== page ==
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Mortgage market madness; Home Point; loanDepot; Fraud refund 😱

By February 1, 2021 No Comments

Mortgage market mania vanishes before Home Point IPO

Last week was an absolute circus on the stock market when a group of amateur, retail investors on Reddit managed to be some sophisticated Hedge Funds at their own game: Short selling stocks. Basically, the hedge funds bought stocks betting for them to go down in value. The retail investors bought the same stocks in bulk, driving the prices up. And they aren’t selling to stocks so the Hedge Funds can’t complete their short.

By one estimation the hedge funds are sitting on losses of around $19 billion as of Friday, according to new data shared exclusively with Markets Insider.

However, you can RELAX, none of this will likely impact your 401K account. The events did, however, manage to cool the general market enthusiasm that gripped our spaces during the recent spate of mortgage IPOs.

For example, Ann Arbor-based mortgage company Home Point Capital planned to make an initial public offering Friday, becoming the third nationally ranked mortgage business in southeast Michigan to go public in recent months.

Home Point said it would price 7,250,000 shares at $13 per share for trading on the NASDAQ Global Select Market under the ticker symbol “HMPT.” The offering is smaller than what the company last week was aiming for, when it anticipated 12,500,000 shares priced between $19 and $21.

“It was very important for Home Point, and we really felt for the mortgage industry, for Home Point to reach the milestone of going public, so we adjusted the offering size to accomplish that goal,” Maria Fregosi, Home Point's chief investment officer, said in a phone interview Friday morning with local press.

And that’s exactly what happened.

Home Point Capital raised $94 million by offering 7.3 million shares (100% secondary) at $13, well below the range of $19 to $21. The company offered 5.3 million fewer shares than anticipated. At pricing, the company raised 62% less in proceeds than expected.

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So how much will loanDepot’s IPO really be worth now?

loanDepot filed to go public last week as well, in a deal that’s set to be much larger, and complicated, than the Home Point IPO.

The Foothill Ranch, California-based company plans to offer 9.4 million shares in the offering, while its existing backers will sell 5.6 million shares, according to a filing with the U.S. Securities and Exchange Commission on Wednesday.

loanDepot also booked $3.4 billion in revenue for the 12 months ended September 30, 2020. The shares are offered at $19 to $21 apiece, the prospectus shows.

Despite the filing, reports are at odds over how much loanDepot is actually worth, which may signal uncertainty to investors. Renaissance Capital reports that the deal puts loanDepot’s at a value of $6.5 billion while PAYMNTS is saying $15 billion. By way of comparison United Wholesale Mortgage’s IPO value the broker lender giant at $16 billion.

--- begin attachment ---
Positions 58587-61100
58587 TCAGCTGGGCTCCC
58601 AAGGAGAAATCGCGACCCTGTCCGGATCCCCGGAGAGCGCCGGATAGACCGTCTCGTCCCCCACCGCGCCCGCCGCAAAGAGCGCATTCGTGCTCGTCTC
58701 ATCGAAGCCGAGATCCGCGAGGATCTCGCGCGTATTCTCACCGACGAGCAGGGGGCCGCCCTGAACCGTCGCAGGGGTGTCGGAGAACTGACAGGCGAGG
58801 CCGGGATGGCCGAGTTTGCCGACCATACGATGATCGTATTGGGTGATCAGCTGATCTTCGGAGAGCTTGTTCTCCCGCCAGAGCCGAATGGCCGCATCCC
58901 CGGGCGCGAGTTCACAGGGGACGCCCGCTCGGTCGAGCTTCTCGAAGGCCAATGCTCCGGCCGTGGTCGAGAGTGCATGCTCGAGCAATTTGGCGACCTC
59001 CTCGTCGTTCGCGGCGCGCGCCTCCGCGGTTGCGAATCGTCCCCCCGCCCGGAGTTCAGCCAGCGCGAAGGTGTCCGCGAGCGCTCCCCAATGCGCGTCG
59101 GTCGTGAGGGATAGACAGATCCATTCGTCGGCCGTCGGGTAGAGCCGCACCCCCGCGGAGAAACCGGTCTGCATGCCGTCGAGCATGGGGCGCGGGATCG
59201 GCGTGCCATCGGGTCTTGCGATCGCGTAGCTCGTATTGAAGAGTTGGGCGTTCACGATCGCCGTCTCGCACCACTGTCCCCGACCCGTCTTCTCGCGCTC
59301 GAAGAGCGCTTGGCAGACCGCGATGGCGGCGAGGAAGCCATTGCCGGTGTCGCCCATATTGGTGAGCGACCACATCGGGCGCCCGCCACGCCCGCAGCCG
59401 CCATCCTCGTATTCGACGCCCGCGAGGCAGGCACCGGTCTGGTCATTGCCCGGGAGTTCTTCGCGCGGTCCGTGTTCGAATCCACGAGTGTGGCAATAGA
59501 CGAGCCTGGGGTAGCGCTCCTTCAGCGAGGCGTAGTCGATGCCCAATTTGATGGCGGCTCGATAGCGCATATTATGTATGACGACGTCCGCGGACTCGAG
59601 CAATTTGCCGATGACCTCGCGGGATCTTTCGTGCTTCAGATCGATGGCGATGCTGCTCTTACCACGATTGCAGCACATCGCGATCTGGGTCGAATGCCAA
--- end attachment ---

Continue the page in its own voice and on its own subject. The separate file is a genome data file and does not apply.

loanDepot CEO Anthony Hsieh would almost certainly reject the lower end of the value claim. In a letter included in the SEC filing, Hsieh gives an idea of just how valuable loanDepot is in the mortgage market, while adding, “Mortgages will never go out of style.”

“We’ve created a company that is built to serve customers throughout the entire loan transaction, from the onset of the purchase or refinance decision through loan closing and servicing,” Hsieh writes. “We now possess roughly 3% market share of annual mortgage origination volumes, which makes up part of the $11T total addressable market.”

The point is, we won’t really know until the IPO launches, but we’ll have the real answer soon enough.

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Defrauded homeowners getting refunds…. More than a decade later

Need a happy distraction? Scroll through this list of car radios through the years and see how many you recognize. Rise&Shred had a 1988 Chevy Nova that yearned for that Blaupunkt CD changer, but, sadly, it never happened.

Good news! The Federal Trade Commission is sending a third round of checks totalling more than $250,000 to victims of a mortgage modification scheme dating back to 2009. The FTC began mailing refunds in this matter in 2012. In total, the FTC has distributed more than $900,000.

First Universal Lending and its executives deceived distressed homeowners with phony claims that they would negotiate with lenders to modify their mortgages.

The FTC charged that the defendants encouraged homeowners to stop making mortgage payments, saying lenders would not negotiate unless they were at least a few months behind in their payments. After charging consumers up to $7,000 in up-front fees, the defendants did little or nothing to help them.

The concern today will be about phony CARES Act relief scams. Let’s hope we can avoid the sins of the past and that regulators stay on top of it so that impacted homeowners don’t have to wait MORE THAN TEN YEARS for a refund.

Truthfully, they are probably happy to get anything returned.

OK, that’s it for now, have a great week, everyone!

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